Opinion » Mail

Mail and Commentary Oct. 31, 2012

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"Soon, very soon, the Idaho Repulsican Taliban religious police will be shooting your girls in the head for having an abortion and/or going to school." —Mick, boiseweeklky.com(BW, Opinion, "Take Care Girl," Oct. 25,2012)

No to Greenbelt Initiatives

As an avid bike rider and frequent user of the Greenbelt pathway, I think it is senseless to promote bicycle travel on Garden City's Nature Path as proposed in Initiatives A and B. A $727,000 taxpayer-funded grant to build a West Side Bridge thankfully completes a desired continuous bike corridor from Lucky Peak to the City of Eagle. To build a superfluous bike lane on the south side of the Boise River through Riverside Village would make the primary justification for this expensive bridge a fraud. A vote for these unreasonable initiatives would result in a scandalous waste of precious taxpayer money and, in effect, create a boondoggle bridge to nowhere. As a property taxpayer and utility bill "round up contributor" supporting the Greenbelt, I believe limited funds should be invested in existing infrastructure needs and should not be squandered on a parallel and redundant bike route.

In my years of experience working for federal land management agencies serving a resource planner, I have worked on many road/trail development projects. In my opinion, the completed feasibility study related to these initiatives likely underestimates the final costs. Based on regulatory, environmental and public safety best management practices governing urban recreational projects in this sensitive riparian floodplain, there are significant engineering challenges to construct a mixed bike/pedestrian lane. Citizens of Garden City should not approve these proposed initiatives given the uncertainty and financial risks involved.

The guiding principle established in comprehensive city Greenbelt pathway plans is to establish and maintain a diverse spectrum of recreational opportunities. These strategic recreational preservation commitments to the public supersede any building developer's vague site plan drafted over 30 years ago. The fact is, Garden City's Nature Path is one of the few remaining recreation settings on the Greenbelt that does not discriminate against the primary interests of underrepresented hiking/walking user groups. In addition, the connectivity of several endangered urban wildlife travel corridors between the river and adjacent wetlands/ponds will be impacted and threatened by the construction of this inessential bike route.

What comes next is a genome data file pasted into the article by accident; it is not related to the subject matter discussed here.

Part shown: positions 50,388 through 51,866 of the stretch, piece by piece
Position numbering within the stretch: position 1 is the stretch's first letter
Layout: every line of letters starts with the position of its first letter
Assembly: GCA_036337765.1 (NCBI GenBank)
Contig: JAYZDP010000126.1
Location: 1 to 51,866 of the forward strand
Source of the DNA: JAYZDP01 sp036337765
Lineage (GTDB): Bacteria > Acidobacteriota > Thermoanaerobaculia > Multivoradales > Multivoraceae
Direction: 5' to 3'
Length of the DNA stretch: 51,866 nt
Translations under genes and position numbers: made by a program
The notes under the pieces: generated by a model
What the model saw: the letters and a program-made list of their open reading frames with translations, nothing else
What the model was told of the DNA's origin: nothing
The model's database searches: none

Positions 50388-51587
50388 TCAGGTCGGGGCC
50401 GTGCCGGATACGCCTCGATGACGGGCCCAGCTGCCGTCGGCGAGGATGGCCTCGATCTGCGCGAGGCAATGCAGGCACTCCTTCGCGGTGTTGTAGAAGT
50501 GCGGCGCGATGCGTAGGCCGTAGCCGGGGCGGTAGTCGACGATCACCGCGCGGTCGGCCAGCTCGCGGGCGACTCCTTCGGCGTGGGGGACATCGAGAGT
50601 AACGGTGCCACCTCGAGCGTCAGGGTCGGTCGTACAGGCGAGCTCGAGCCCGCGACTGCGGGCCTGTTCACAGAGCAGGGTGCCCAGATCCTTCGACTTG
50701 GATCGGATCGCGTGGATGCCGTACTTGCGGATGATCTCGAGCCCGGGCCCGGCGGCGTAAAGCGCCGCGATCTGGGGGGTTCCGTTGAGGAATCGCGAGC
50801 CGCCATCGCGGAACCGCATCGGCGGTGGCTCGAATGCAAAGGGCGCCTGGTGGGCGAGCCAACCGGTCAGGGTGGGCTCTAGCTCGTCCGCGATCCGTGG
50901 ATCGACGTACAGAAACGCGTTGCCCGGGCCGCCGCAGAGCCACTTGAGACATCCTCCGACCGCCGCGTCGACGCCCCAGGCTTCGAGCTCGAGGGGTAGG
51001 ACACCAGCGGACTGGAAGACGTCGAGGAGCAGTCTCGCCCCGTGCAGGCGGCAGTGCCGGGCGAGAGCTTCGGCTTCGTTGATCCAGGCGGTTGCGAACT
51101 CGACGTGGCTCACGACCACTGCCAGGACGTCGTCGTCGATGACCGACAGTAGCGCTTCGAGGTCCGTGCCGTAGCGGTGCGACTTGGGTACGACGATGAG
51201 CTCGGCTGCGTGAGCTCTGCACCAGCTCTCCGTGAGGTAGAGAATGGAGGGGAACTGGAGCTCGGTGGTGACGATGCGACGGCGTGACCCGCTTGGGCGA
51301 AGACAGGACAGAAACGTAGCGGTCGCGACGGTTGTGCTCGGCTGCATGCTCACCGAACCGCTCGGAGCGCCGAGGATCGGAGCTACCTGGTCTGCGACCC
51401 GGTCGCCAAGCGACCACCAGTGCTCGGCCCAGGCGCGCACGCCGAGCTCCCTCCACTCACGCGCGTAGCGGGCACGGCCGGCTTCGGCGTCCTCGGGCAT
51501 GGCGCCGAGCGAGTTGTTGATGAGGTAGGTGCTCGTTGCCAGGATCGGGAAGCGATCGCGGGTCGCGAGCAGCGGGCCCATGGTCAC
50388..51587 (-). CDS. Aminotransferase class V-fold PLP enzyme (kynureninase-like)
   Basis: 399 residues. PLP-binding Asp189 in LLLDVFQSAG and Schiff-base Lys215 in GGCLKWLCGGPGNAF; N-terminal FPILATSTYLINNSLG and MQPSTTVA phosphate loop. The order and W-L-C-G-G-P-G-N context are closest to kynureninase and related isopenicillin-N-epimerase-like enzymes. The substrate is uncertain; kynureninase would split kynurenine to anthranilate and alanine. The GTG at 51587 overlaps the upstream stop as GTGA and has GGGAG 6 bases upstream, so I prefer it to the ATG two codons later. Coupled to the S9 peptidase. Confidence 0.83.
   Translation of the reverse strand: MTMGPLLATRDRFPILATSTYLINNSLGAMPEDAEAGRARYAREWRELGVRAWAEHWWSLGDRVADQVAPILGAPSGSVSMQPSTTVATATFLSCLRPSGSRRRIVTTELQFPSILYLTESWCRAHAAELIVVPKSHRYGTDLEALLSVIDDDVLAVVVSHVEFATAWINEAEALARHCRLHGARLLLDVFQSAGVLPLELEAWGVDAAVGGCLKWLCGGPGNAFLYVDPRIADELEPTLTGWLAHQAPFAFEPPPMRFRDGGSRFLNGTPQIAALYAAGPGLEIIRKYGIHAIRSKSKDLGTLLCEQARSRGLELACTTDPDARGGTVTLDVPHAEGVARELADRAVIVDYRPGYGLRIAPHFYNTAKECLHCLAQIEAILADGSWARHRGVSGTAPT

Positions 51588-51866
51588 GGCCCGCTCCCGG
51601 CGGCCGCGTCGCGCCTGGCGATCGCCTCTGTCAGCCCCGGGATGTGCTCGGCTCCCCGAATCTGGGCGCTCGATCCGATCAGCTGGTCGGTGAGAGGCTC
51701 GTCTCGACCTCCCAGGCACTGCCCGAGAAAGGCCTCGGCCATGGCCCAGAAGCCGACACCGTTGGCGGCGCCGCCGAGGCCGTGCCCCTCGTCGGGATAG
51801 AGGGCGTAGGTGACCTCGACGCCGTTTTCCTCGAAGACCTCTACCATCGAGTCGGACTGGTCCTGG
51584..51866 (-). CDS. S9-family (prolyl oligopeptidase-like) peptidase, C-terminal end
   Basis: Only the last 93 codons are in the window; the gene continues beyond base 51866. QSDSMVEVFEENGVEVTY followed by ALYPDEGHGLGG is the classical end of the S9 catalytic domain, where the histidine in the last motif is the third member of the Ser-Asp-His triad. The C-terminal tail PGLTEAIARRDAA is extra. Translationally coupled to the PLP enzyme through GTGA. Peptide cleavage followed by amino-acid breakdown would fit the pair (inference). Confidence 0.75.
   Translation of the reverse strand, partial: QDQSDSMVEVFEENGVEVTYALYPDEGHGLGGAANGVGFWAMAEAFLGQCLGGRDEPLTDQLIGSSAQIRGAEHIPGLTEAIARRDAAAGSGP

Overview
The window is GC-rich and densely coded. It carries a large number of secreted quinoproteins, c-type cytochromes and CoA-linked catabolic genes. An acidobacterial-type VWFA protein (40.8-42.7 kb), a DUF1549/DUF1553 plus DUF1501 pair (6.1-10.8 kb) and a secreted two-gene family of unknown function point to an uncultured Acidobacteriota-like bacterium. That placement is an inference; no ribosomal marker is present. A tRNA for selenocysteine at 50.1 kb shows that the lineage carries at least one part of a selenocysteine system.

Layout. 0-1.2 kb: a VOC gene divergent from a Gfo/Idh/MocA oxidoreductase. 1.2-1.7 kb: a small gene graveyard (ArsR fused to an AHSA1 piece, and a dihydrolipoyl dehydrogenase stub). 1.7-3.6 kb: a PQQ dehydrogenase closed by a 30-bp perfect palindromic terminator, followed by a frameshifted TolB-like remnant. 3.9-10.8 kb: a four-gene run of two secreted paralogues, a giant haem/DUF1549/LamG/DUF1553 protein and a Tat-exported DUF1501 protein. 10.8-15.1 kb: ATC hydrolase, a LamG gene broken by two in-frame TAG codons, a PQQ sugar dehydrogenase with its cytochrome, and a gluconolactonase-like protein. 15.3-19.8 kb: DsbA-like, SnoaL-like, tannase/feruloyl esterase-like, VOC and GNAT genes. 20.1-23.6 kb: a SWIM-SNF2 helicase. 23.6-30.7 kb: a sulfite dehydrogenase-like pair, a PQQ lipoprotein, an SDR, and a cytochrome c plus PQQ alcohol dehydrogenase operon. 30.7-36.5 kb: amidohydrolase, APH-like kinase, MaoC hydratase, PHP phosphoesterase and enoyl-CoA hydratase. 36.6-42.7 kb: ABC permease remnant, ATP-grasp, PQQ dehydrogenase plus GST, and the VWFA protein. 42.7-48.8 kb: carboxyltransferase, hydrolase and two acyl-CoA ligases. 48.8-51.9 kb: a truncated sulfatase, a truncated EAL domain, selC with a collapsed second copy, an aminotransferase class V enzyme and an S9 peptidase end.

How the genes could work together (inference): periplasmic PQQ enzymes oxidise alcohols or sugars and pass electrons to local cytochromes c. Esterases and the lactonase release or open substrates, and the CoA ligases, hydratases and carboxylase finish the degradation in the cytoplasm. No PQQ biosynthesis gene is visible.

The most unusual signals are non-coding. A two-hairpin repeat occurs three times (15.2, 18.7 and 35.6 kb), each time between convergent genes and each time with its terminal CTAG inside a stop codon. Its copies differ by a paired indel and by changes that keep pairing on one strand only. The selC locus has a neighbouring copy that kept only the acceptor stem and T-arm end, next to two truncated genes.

Taxpayers have demonstrated amazing generosity and support for recreational bike riding in the Treasure Valley. Therefore, the demand by some to needlessly ruin one of the last undeveloped walking paths on the Greenbelt seems intolerant and selfish. I trust these initiatives do not reflect the values many responsible riders share in the community. I urge Garden City residents to vote "No" on Initiatives A and B and rebuke these misguided and divisive initiatives, save taxpayer money and protect an endangered recreation resource.

George Solverson,

Boise

The Other Side of Lochsa

This is in response to Scott H. Phillips' letter to the editor in the Oct. 17 Boise Weekly (Mail, "Keep Public Land Public"), whereby he opposes a potential land exchange known as the Upper Lochsa Exchange. Mr. Phillips' opinion article is extremely misleading and relies on a number of false or incorrect statements. First, Mr. Phillips claims that the U.S. Forest Service and the American people are getting the raw end of a potential exchange between the USFS and Western Pacific Timber that would result in the agency receiving "cut-over" and "denuded" checker board parcels currently owned by WPT. This could not be further from the truth.

The WPT Lochsa lands have been well managed for over 100 years. Healthy, well-stocked plantations cover many of the sections. Other parcels contain stands of well-spaced trees with multiple age classes. Yes, these private sections look different than many of the older stands on the current federal land, but it does not mean these lands are not healthy.

Additionally, Mr. Phillips conveniently leaves out the fact that the lands the USFS stands to gain are some of the most environmentally sensitive lands in the West. The Lochsa area is part of a vital wildlife corridor used by many endangered species and serves as the headwaters of the Lochsa River. According to estimates by StreamNet, there are nearly 123 miles of streams utilized by sensitive fish in the block, including spring chinook, steelhead and bull trout. Upon the acquisition of these lands, the USFS will have an opportunity to more efficiently manage lands in "blocking up" ownership within the Upper Lochsa area and will also allow the agency to effectively manage the water quality of the Lochsa drainage--critical for support of the water species.